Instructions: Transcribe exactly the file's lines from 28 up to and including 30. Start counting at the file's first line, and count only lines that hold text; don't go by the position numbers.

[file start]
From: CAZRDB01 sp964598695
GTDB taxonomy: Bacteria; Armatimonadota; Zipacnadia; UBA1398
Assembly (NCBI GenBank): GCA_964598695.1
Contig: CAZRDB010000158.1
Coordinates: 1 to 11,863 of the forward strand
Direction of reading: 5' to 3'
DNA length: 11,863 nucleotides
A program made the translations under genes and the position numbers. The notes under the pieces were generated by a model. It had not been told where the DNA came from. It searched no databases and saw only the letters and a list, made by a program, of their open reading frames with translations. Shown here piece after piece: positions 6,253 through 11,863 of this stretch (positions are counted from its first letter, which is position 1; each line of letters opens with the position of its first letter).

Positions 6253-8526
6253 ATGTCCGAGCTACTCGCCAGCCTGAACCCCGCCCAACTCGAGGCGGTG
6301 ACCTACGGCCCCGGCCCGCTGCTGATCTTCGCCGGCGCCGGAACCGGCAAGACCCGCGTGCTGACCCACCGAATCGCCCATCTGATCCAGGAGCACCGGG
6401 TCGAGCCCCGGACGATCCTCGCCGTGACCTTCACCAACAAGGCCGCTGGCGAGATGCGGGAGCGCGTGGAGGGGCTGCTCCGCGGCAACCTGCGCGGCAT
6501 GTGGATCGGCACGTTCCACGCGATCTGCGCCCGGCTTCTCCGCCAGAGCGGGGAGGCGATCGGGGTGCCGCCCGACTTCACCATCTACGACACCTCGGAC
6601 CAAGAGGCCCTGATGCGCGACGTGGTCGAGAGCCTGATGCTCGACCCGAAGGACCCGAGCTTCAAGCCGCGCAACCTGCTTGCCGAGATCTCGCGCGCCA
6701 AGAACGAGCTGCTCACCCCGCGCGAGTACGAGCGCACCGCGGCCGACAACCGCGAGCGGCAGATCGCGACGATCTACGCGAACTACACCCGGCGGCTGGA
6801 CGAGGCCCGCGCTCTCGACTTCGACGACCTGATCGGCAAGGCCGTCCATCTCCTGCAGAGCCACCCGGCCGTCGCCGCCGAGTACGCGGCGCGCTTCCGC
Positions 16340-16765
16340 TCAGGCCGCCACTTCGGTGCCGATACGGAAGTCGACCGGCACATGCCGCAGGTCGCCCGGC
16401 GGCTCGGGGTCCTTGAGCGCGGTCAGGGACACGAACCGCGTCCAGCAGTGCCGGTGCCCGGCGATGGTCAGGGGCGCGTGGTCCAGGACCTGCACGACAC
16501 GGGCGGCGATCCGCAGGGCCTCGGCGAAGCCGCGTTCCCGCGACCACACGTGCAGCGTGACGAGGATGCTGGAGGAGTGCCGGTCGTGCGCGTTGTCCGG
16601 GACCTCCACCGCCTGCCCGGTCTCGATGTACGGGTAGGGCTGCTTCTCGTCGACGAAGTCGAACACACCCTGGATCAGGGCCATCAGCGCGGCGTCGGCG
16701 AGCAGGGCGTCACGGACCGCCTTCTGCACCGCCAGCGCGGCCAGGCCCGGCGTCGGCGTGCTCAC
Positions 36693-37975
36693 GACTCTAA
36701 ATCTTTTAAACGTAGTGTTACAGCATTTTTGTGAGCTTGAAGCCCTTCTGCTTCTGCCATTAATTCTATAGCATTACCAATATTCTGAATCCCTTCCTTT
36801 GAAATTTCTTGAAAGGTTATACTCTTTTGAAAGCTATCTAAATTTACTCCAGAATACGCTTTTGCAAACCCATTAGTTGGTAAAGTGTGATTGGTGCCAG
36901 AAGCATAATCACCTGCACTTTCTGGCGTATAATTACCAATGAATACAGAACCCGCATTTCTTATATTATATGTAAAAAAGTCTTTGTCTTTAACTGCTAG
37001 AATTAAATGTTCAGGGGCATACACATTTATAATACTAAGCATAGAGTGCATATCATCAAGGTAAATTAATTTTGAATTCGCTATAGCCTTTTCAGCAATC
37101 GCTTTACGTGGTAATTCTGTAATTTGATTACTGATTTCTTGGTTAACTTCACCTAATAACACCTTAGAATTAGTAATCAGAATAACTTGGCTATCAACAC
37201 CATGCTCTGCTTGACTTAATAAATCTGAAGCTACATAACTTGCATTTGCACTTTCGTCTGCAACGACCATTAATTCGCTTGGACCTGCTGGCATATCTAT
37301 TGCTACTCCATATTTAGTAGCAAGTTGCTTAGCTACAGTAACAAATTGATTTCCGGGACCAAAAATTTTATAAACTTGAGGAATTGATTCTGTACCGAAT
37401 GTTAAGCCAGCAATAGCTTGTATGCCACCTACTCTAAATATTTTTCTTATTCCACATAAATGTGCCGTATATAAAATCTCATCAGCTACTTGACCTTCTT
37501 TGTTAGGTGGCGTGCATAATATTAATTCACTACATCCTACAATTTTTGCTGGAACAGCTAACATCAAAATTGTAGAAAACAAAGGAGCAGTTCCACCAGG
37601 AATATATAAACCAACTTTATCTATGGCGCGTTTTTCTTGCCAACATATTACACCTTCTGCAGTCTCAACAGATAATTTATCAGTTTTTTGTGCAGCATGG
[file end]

37001 AATTAAATGTTCAGGGGCATACACATTTATAATACTAAGCATAGAGTGCATATCATCAAGGTAAATTAATTTTGAATTCGCTATAGCCTTTTCAGCAATC
37101 GCTTTACGTGGTAATTCTGTAATTTGATTACTGATTTCTTGGTTAACTTCACCTAATAACACCTTAGAATTAGTAATCAGAATAACTTGGCTATCAACAC
37201 CATGCTCTGCTTGACTTAATAAATCTGAAGCTACATAACTTGCATTTGCACTTTCGTCTGCAACGACCATTAATTCGCTTGGACCTGCTGGCATATCTAT